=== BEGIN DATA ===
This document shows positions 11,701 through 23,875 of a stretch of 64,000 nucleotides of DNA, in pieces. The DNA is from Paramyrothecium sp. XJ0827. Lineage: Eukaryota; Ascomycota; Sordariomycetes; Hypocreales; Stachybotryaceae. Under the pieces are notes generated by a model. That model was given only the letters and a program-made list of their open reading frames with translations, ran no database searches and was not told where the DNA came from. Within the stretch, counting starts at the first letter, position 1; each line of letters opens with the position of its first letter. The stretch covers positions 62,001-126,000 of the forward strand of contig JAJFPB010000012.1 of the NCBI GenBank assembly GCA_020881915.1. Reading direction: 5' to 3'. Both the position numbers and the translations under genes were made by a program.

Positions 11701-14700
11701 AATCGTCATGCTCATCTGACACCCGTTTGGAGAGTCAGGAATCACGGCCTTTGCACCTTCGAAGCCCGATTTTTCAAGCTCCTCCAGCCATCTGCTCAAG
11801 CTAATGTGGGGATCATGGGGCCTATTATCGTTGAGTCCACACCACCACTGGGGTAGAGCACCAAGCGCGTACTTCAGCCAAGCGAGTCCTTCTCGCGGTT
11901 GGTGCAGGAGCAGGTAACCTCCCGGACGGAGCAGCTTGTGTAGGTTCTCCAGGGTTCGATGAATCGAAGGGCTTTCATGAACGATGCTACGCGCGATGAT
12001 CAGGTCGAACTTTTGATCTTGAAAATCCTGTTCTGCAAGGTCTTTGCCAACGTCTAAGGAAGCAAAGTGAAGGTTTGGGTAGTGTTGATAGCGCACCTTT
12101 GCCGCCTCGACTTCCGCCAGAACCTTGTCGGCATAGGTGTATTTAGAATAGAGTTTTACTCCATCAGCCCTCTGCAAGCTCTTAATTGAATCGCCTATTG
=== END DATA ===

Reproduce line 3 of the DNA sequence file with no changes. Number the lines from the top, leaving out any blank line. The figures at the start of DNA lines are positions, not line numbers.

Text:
11701 AATCGTCATGCTCATCTGACACCCGTTTGGAGAGTCAGGAATCACGGCCTTTGCACCTTCGAAGCCCGATTTTTCAAGCTCCTCCAGCCATCTGCTCAAG